HR managers who do not fully automate say they lose an average of 14 hours a week manually completing tasks that could be automated; more than a quarter (28 percent) waste 20 hours or more, and 1 in 10 (11 percent) spend 30 hours or more.
But that's changing rapidly. HR professionals are now replacing their spreadsheets and paper records with low-code apps. As John Bratincevic, a senior analyst at Forrester Research, says:
"Someone who's already competent with spreadsheets can use one of these platforms and start creating applications very quickly… People are just making apps on their own, even if it's for a temporary need."
HR users are increasingly using low-code platforms to automate a wide range of processes, ranging from payroll and benefits to recruitment management and employee surveys.
Organizations in the finance sector have traditionally depended to an extraordinary degree on paper records, along with semi-manual tools such as spreadsheets. Now there's an accelerating trend toward automating finance processes with low-code apps.
Financial service companies typically need user-friendly customer-facing apps that connect customers with functions, such as account management or payments processing, that are housed on complex back-end systems. Changes to customer interface requirements or system operations must be quickly accommodated, and the same functionality must be provided across a wide range of platforms and devices.
Such requirements put a premium on having a flexible, agile, timely, reliable, and cost-effective software development process. Low-code development fits the bill because it substantially reduces the time, complexity, risk, and costs of delivering new software. For that reason, financial organizations are increasingly turning to low-code, rather than traditional IT-based software development projects, to create apps that are precisely targeted to their specific needs.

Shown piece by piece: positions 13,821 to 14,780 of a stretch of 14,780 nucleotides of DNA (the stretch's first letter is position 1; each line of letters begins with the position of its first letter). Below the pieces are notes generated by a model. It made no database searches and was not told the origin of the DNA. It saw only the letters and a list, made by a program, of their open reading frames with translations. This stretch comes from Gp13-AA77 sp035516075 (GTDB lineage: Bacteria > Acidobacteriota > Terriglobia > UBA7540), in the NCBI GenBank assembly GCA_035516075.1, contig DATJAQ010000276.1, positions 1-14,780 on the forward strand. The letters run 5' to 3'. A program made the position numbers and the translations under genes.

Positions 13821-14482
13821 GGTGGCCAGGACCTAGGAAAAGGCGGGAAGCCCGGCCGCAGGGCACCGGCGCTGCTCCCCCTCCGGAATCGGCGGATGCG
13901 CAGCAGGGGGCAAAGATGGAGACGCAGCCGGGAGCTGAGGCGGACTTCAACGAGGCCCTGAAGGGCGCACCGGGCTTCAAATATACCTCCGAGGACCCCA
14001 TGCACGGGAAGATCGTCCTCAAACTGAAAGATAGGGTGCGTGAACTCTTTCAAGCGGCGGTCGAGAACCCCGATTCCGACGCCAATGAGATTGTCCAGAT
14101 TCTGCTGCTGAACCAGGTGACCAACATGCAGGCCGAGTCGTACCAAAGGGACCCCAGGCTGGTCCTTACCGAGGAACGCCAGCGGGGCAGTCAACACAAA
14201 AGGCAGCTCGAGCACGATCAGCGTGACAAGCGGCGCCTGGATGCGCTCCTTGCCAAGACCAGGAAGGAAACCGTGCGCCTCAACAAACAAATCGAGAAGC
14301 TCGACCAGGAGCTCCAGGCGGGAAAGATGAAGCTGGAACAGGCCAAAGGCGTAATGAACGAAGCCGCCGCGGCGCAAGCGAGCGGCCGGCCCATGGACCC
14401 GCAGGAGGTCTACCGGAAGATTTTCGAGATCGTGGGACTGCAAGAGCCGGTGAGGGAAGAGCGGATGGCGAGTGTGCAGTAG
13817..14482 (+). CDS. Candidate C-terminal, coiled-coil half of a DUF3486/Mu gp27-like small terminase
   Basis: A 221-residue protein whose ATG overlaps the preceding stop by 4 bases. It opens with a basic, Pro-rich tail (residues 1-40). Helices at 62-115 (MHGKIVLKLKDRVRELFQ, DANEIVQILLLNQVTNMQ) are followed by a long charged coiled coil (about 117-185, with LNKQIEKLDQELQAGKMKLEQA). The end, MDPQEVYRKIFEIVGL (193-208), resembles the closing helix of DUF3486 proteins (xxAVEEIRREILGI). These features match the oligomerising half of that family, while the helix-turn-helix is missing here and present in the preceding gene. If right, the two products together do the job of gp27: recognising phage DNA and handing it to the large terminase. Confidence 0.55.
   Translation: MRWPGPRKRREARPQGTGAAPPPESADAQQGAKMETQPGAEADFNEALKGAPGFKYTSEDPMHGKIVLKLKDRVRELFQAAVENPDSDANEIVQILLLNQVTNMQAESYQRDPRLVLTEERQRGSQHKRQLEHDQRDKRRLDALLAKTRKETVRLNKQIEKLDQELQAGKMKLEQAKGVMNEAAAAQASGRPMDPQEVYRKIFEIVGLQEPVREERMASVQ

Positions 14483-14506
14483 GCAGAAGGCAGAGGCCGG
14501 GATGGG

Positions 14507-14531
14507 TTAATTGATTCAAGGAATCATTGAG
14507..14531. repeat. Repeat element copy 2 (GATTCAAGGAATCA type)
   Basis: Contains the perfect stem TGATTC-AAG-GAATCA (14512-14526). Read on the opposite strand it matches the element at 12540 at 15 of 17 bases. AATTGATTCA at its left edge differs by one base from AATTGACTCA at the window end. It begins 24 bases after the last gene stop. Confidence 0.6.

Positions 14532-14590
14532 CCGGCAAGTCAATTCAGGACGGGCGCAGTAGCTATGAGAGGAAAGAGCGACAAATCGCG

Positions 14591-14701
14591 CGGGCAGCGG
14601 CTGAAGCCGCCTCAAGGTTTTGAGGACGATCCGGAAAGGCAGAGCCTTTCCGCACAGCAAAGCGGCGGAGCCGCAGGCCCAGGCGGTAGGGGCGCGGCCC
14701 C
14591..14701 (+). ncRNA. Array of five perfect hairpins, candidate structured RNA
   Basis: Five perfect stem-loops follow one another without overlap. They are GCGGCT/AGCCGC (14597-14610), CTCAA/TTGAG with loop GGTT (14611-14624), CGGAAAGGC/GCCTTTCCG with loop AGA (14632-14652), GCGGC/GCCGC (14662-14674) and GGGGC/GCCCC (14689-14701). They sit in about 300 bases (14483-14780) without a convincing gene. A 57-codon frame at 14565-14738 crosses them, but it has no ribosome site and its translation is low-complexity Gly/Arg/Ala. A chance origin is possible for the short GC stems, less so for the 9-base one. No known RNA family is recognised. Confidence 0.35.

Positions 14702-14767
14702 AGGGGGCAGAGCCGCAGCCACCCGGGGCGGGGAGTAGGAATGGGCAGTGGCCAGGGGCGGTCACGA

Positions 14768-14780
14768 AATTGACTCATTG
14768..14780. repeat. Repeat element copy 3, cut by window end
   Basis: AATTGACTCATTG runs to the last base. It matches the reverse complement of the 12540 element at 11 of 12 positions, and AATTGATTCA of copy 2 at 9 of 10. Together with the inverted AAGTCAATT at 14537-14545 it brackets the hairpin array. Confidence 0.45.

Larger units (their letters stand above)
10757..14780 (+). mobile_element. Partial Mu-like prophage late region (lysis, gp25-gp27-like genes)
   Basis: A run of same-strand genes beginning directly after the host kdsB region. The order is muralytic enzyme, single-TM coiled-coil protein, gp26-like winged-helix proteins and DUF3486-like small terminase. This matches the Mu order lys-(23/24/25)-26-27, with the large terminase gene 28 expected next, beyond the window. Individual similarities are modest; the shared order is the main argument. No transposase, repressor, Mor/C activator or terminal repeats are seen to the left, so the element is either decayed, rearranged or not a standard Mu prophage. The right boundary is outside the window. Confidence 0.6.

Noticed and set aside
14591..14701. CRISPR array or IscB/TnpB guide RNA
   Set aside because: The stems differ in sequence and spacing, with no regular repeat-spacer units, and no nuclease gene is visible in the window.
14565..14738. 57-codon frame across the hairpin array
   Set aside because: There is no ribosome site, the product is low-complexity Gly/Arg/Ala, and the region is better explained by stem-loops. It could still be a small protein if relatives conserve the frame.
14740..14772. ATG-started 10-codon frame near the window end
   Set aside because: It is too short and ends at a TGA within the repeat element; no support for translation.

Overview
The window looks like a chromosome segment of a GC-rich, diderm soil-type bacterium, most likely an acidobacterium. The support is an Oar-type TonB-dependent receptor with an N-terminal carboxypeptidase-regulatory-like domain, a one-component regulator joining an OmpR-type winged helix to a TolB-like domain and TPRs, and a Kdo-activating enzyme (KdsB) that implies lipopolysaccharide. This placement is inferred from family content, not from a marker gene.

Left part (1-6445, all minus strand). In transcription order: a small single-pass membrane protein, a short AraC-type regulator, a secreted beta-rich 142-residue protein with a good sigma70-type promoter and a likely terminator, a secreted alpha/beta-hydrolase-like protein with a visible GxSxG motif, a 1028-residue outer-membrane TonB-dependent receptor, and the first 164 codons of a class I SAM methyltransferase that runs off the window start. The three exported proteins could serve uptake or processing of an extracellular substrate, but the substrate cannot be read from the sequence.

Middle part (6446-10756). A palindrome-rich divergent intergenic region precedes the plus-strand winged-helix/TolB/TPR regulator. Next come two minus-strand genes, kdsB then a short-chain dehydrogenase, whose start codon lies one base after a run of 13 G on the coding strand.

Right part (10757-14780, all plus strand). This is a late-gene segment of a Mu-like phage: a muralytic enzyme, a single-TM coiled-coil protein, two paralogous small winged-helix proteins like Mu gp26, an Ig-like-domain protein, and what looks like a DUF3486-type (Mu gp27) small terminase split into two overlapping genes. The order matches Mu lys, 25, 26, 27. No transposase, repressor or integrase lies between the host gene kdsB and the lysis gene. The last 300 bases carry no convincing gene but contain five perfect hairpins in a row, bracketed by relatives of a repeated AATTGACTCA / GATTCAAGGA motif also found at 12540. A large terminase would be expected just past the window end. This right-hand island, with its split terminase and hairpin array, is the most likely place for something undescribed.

5. Customer engagement
A recent report from Microsoft says that the expectations of "digitally empowered customers" for outstanding customer service are "soaring."
Today's customer is more technically savvy and more demanding in terms of the level of service they receive than ever before. Companies can literally rise or fall on the basis of the customer experience they provide. That's why the use of low-code app development to meet ever-changing customer expectations is growing rapidly.
Applications developed with the OutSystems low-code platform (an eSystems Nordic partner) provide great examples in many of these fields, especially a solution recently implemented for a digital banking firm. The company's previous process, which it describes as "slow and unscalable," required potential customers to wait up to five days before their account was successfully opened. The low-code solution now allows customers to be onboarded either through a website or by using a mobile app. This significant customer experience improvement has resulted in a 30% increase in the number of applicants who complete the enrollment process and become customers.
What use case does your company have?
As we've seen, low-code development has many uses today, and only the sky is the limit for how it can be used in the future. What about your company—what use cases do you have? We at eSystems Nordic would love to work with you to identify how low-code development can help drive your company toward achieving both its present and future business goals. Please contact us, and together we'll make low-code's benefits come to life for you!
WRITTEN BY: Mika Walli | Head of Engagement Management